Bringing the weather indoors

Light shelves, for example, are devices that are commonly retrofitted to the windows of existing buildings to reflect daylight deeper into an interior. Former University of Oregon master’s degree student Aaron Weiss and I have shown that when a shallow layer of water is added to the top of a light shelf and is disturbed by the wind, the shelf reflects moving sunlight patterns onto the ceiling inside.

A water light shelf reflecting wind-animated sunlight onto an interior ceiling; the arrow on the right represents air movement. Image: Kevin Nute/creative commons.

Water light shelves being tested on a dental clinic waiting room in Eugene, Oregon. Image: Kevin Nute/creative commons.

In controlled experiments using a windowless room, with a fan and powerful light to represent the wind and sun, we found that this kind of wind-animated light not only lowered occupants’ heart rates but was also less distracting than similar, artificially generated moving patterns. Importantly, adding wind movement did not reduce the amount of light the shelves transmitted. However, it did make the shelves much more visible to people using the space.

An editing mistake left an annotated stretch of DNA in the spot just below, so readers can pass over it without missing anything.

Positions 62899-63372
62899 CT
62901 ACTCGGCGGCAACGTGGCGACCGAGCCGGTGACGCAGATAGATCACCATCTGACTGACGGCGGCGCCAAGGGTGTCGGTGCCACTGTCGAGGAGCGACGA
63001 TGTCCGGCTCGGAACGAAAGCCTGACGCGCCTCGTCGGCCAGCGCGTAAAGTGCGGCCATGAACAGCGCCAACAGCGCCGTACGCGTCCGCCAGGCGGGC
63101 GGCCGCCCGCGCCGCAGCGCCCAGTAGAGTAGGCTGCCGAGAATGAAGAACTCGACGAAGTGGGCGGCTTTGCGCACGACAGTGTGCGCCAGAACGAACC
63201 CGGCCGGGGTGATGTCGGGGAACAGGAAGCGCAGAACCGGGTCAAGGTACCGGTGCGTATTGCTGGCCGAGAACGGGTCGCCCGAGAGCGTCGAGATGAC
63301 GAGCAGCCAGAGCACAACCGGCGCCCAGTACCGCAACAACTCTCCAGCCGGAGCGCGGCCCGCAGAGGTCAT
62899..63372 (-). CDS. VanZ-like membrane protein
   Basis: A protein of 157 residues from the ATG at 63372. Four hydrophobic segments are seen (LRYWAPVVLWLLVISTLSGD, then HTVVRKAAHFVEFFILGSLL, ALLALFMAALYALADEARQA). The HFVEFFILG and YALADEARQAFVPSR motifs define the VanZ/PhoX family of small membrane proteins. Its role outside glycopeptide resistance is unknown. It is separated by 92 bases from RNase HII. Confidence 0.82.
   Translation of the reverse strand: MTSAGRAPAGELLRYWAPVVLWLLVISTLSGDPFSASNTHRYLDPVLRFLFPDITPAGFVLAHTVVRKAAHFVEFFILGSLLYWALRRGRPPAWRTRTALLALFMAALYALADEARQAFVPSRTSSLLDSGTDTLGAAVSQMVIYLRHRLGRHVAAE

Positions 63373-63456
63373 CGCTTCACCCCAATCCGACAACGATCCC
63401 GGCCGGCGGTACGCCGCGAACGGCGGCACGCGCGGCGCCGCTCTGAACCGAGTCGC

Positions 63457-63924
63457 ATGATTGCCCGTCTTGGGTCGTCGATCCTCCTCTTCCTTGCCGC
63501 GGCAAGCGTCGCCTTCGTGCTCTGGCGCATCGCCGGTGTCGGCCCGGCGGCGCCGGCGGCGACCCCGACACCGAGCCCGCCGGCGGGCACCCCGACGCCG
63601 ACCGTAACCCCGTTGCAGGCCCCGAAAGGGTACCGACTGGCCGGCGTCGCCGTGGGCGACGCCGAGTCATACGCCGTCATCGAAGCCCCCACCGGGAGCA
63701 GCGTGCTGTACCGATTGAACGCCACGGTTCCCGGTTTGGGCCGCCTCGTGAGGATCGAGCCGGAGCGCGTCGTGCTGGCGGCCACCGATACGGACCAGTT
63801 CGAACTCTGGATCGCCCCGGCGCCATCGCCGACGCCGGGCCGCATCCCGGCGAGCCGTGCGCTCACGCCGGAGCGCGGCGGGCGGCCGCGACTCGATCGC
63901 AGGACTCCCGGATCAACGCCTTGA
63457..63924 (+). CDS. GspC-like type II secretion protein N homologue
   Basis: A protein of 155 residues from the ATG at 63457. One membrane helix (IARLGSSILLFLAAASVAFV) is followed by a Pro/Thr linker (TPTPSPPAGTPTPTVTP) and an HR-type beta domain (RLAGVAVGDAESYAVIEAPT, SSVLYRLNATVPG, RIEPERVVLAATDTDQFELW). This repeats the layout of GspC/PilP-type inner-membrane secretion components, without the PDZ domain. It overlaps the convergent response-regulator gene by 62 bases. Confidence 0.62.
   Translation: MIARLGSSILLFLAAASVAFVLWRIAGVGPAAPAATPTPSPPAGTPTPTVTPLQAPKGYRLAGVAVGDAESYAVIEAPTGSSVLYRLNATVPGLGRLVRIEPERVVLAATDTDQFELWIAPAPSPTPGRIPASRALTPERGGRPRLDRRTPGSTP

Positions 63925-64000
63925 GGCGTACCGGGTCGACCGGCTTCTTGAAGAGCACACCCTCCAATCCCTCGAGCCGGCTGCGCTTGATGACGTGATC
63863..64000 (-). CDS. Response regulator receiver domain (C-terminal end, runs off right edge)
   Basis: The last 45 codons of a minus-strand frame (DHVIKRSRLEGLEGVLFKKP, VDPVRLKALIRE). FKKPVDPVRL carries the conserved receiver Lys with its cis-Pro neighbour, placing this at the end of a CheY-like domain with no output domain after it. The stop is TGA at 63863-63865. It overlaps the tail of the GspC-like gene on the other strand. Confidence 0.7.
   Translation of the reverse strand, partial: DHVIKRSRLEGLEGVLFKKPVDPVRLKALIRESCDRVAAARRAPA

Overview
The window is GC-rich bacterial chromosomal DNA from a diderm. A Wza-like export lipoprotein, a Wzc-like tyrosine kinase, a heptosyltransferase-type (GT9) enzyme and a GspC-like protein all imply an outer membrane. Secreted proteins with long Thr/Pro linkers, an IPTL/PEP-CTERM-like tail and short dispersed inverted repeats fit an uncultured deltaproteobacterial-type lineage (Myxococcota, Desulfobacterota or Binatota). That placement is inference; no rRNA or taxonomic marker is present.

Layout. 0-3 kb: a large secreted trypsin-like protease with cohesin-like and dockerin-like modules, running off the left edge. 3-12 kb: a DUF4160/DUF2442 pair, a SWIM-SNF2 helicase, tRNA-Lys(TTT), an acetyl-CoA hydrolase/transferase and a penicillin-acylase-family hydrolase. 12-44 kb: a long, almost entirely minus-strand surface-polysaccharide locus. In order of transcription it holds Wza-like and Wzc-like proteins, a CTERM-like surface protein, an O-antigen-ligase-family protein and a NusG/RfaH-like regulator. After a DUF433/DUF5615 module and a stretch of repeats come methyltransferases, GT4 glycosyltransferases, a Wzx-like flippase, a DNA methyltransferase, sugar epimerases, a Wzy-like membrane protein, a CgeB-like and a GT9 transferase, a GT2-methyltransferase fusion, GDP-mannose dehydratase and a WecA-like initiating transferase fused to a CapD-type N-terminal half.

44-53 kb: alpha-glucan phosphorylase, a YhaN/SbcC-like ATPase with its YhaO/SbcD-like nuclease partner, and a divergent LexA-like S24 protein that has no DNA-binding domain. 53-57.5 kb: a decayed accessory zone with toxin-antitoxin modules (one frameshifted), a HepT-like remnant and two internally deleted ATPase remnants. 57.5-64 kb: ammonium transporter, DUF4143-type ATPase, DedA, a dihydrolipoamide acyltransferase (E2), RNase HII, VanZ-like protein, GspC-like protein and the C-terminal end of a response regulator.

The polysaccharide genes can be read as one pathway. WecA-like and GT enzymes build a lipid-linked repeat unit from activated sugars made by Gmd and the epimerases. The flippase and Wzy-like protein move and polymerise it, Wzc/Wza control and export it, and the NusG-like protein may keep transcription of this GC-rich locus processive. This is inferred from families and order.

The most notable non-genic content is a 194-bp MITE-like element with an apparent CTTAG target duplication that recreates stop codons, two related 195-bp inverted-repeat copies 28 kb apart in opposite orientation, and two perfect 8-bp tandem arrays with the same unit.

We found the same was true of a range of other key passive energy-saving techniques, including solar heating, shading and natural ventilation. Adding sun, wind or rain-generated movement did not reduce their environmental performance, and in many cases it revealed their operation to those using the building.

The calming effects of natural indoor animation could be particularly helpful in stressful locations, such as hospitals and doctors’ offices – especially in places where people experience the additional stress of waiting. Aquariums are often used in medical waiting rooms, for example, because they have been found to have a calming effect on patients. The stress reduction can be even greater, however, when indoor movement comes from uncontrolled nature such as the weather.

This field test in a medical waiting room confirmed that most people seem to find the naturally moving indoor light patterns calming and fascinating in a nondistracting way. 

A glazed internal courtyard can bring weather-generated movement into its surrounding indoor spaces. Image: Kevin Nute/creative commons.

But how can we invite the movements of the elements indoors without undermining a building’s first task – sheltering us from the weather? There are three simple ways. We can enclose weather-generated movement in glass courtyards; use sunlight to project movement from outdoors onto interior surfaces; or project it onto the outside of translucent materials, such as obscured glass.

Wind-animated foliage shadows projected by the sun onto an interior surface. Image: Kevin Nute/creative commons.

Allowing the sun to project wind-animated shadows onto the exterior of translucent materials, such as obscured glass, can also effectively bring that movement indoors. Image: Kevin Nute/creative commons.

No real substitute for live nature